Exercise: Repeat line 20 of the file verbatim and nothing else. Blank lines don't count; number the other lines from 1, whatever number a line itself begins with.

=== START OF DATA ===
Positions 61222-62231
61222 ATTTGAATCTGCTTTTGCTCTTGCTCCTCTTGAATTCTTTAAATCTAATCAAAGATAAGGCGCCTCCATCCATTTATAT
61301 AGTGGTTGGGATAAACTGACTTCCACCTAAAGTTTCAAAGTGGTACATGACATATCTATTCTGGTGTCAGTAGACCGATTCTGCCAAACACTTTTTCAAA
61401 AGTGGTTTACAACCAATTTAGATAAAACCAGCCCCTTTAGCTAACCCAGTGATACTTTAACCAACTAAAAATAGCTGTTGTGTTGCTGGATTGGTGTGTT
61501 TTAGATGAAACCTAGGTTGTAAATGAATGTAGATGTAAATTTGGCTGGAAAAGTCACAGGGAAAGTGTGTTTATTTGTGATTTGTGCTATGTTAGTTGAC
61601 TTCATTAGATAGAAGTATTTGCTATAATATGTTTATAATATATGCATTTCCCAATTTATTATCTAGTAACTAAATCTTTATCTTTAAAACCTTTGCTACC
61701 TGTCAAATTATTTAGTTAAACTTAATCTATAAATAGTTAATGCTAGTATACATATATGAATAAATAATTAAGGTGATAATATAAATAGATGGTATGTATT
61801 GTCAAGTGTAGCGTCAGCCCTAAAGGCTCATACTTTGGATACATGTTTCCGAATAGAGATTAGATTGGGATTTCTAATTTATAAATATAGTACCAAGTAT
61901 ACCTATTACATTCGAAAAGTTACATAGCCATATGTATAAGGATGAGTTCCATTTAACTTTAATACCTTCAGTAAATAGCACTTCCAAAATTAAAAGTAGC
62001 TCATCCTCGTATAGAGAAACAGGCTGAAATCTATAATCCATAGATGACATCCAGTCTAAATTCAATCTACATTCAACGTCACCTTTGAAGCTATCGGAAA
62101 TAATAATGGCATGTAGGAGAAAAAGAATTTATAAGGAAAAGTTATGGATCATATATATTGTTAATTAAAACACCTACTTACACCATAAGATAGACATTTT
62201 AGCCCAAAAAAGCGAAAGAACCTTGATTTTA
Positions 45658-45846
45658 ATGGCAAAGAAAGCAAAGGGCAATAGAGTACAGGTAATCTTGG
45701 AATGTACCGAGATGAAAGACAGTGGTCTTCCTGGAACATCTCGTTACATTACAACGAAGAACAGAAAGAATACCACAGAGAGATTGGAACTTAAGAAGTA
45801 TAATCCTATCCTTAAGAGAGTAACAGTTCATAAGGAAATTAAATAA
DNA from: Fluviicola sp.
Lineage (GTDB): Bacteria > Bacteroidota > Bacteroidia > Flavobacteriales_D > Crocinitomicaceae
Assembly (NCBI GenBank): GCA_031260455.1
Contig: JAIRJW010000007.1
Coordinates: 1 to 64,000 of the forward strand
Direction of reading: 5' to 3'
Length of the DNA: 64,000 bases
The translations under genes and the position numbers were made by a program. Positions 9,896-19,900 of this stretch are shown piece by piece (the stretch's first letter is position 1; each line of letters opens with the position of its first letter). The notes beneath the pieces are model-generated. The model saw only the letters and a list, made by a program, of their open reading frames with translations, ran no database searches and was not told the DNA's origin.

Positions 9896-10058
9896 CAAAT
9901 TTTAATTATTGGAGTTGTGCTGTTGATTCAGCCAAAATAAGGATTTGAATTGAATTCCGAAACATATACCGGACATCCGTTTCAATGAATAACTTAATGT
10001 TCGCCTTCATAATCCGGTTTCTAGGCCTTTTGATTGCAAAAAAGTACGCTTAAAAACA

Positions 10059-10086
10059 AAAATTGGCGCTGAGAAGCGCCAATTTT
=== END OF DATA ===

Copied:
Contig: JAIRJW010000007.1